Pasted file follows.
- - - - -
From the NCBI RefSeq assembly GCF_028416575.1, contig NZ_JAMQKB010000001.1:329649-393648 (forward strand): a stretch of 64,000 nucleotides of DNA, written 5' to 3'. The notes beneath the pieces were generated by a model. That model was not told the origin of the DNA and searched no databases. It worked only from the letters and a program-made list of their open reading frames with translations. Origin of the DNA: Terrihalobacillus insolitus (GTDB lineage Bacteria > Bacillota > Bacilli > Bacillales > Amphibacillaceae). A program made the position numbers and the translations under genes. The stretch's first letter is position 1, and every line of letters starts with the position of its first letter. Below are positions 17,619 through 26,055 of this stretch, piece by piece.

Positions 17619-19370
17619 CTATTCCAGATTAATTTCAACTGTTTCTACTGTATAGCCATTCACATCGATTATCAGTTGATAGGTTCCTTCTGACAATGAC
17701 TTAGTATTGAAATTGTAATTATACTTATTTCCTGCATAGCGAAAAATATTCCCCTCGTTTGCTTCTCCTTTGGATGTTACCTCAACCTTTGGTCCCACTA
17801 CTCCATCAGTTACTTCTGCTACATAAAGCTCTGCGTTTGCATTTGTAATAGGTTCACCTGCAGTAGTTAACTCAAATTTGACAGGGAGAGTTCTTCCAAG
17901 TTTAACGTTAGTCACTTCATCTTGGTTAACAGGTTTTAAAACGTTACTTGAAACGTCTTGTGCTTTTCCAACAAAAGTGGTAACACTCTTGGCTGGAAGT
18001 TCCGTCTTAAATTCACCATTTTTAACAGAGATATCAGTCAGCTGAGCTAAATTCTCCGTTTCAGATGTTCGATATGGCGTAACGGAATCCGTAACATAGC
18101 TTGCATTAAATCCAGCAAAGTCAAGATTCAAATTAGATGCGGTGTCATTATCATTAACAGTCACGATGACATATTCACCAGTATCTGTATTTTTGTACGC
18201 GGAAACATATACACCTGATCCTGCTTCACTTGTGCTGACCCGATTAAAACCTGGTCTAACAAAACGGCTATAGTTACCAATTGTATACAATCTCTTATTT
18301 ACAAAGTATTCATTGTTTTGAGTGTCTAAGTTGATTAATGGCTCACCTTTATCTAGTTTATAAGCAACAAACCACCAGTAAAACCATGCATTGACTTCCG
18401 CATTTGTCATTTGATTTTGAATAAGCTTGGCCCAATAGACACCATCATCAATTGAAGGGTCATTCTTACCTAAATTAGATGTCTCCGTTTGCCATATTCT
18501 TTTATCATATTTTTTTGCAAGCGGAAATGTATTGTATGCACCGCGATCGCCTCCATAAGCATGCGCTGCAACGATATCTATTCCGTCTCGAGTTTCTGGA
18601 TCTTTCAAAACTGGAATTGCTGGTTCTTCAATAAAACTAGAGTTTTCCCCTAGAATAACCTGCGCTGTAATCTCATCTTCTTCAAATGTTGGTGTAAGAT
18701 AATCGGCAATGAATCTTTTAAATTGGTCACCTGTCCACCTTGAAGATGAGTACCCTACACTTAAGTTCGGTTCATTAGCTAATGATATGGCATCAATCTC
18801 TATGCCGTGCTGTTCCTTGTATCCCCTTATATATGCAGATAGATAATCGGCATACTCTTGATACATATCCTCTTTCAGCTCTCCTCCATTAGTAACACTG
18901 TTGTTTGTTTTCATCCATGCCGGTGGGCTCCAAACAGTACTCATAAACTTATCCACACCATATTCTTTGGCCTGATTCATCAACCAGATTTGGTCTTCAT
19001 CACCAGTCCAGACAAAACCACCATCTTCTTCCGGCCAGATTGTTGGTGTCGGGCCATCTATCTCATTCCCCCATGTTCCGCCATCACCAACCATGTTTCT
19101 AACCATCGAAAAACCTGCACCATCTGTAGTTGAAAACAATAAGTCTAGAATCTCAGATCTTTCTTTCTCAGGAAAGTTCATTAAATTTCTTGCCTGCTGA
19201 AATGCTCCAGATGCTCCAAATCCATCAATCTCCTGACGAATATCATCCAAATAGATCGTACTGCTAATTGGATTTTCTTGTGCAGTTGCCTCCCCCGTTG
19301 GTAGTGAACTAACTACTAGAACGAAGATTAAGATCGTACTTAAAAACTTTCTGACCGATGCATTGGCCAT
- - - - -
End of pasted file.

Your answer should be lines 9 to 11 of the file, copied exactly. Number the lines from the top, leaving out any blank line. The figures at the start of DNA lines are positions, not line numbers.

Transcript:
18201 GGAAACATATACACCTGATCCTGCTTCACTTGTGCTGACCCGATTAAAACCTGGTCTAACAAAACGGCTATAGTTACCAATTGTATACAATCTCTTATTT
18301 ACAAAGTATTCATTGTTTTGAGTGTCTAAGTTGATTAATGGCTCACCTTTATCTAGTTTATAAGCAACAAACCACCAGTAAAACCATGCATTGACTTCCG
18401 CATTTGTCATTTGATTTTGAATAAGCTTGGCCCAATAGACACCATCATCAATTGAAGGGTCATTCTTACCTAAATTAGATGTCTCCGTTTGCCATATTCT